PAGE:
White Mountain Orchid
Pseudorchis albida ssp. straminea
- Name also: Small White Orchid, Small-white Orchid
- Latin synonym: Pseudorchis straminea
- Family: Orchid Family – Orchidaceae
- Growing form: Perennial herb. Root tubers deeply lobed.
- Height: 10–25 cm (4–10 in.).
- Flower: Perianth irregular (zygomorphic), almost tubular, yellowish white, 2–3 mm long (0.08–0.12 in.). Tepals 6, in 2 whorls, arching towards each other, with one elaborated into labellum. Labellum under perianth, spurred, tip 3-lobed, lobes the same length, central lobe wider than lateral lobes. Spur short, pouch-like. Androecium and gynoecium fused into a column, stamens 1, stigmas 2. Inflorescence a quite lax, slightly one-sided spike. Flower with strong fragrance of vanilla.
- Leaves: Alternate, stalkless, 3–6. Blade narrowly elliptic–lanceolate, tapering tip, parallel-veined, with entire margins, lime greenish.
- Fruit: Capsule, seeds tiny, like dust.
- Habitat: Fell heaths, fens. Calciphile.
- Flowering time: July–August.
- Endargement: Near threatened, protected in all of Finland.
The classification of orchids is sometimes rather messy: white mountain orchid has been variously listed as a member of genus Pseudorchis, Leucorchis or Gymnadenia. Things are no clearer at the species level either: the Nordic countries are home to either one or two white mountain orchid species, depending on whether you take Pseudorchis albida ssp. straminea and Pseudorchis albida ssp. albida as separate species or as subspecies of a single species.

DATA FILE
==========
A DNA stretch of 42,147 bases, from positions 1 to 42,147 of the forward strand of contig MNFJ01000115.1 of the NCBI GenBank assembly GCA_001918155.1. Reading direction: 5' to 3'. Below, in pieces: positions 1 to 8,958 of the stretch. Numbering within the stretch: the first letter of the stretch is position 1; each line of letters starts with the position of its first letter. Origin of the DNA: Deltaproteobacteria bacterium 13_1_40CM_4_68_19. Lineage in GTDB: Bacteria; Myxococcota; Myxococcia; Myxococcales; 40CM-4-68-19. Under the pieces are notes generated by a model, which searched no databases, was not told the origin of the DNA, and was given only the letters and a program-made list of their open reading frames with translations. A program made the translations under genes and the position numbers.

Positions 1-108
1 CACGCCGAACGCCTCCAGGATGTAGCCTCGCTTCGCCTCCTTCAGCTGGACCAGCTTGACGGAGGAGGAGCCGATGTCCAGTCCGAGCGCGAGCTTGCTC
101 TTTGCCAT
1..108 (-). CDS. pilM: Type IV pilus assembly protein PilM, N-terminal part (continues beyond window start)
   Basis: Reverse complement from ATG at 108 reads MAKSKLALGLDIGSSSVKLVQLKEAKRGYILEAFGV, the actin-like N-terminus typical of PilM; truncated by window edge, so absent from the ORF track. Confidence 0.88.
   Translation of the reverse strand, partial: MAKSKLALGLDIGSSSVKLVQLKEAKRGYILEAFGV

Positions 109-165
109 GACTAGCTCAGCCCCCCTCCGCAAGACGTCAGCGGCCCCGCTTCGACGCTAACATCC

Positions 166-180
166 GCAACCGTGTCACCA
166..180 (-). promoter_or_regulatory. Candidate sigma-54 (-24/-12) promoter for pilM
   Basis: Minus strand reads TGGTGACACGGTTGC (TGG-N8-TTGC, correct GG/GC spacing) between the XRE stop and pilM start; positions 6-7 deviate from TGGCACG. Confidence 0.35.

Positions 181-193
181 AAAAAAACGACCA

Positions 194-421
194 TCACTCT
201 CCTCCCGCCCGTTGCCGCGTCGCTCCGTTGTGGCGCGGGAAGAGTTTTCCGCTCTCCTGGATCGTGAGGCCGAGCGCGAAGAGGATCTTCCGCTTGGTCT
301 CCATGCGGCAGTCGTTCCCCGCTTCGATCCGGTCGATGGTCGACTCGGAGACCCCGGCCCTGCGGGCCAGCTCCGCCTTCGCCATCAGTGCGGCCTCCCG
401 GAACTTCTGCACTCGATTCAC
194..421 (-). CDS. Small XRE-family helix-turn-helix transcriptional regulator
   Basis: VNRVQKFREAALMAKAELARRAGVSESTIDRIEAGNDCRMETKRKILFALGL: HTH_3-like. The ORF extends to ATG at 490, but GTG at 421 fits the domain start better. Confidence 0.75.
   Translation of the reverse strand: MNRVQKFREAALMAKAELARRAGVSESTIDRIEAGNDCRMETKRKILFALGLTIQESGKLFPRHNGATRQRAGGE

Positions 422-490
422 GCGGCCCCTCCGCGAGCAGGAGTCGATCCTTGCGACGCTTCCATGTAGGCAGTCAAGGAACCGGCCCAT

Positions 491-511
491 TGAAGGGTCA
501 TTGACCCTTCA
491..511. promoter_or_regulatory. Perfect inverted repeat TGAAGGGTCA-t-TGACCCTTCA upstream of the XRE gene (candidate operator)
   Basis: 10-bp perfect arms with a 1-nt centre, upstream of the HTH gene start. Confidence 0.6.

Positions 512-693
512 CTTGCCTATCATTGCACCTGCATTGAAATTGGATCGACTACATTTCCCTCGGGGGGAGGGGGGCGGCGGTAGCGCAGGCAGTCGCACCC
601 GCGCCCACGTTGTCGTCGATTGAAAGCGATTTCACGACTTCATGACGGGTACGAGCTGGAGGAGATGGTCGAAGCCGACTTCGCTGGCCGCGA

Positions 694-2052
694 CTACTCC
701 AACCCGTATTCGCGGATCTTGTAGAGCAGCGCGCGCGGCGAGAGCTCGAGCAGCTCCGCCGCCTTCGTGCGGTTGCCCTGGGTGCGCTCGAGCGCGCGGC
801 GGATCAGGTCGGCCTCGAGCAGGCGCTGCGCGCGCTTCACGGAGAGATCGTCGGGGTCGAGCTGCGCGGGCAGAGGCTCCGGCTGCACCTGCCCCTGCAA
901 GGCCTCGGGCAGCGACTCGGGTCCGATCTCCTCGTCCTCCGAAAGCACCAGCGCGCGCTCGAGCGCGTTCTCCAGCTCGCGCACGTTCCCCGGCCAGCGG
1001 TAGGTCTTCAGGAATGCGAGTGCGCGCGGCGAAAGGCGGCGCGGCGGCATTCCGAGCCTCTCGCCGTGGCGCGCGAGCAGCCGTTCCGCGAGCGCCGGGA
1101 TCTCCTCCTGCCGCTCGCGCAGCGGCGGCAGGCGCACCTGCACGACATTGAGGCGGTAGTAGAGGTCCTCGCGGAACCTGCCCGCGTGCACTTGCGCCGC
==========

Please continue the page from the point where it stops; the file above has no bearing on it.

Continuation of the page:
Despite the messiness of its classification, white mountain orchid itself is easy to identify in the wild. Its inflorescence is slightly reminiscent of creeping lady’s tresses (Goodyera repens), but this denizen of old-growth forest never grows beside white mountain orchid. White mountain orchid is one of the rarest plants in Finland, and it only grows on the large fells in the north-western “arm” of Finland: Malla and Salla, and one felltop in Utsjoki. There is also unconfirmed information about Kuusamo, which is home to many other fell plants. Perhaps some trecker in the Oulanka National Park could confirm the facts about the Kitkanniemi white mountain orchid population that have haunted the literature on the subject for years.
White mountain orchid’s flower is almost bell-shaped, so it is probably pollinated by insects with probosces. At least different kinds of small flies pollinate the flowers. Seed production is a prerequisite of the species multiplying because unlike most fell plants white mountain orchid has no means of spreading vegetatively. White mountain orchid seems to hedge its bets by storing up power under the ground for several years before blooming during a particularly favourable summer. The seeds are small and spread well on the fell winds. The only place that the species is known to grow on the other side of the Atlantic is L’Anse aux Meadows in Newfoundland, which would appear to be too far for it to have travelled under its own steam. The plant probably travelled there with the Vikings, thus reaching the new continent long before Columbus.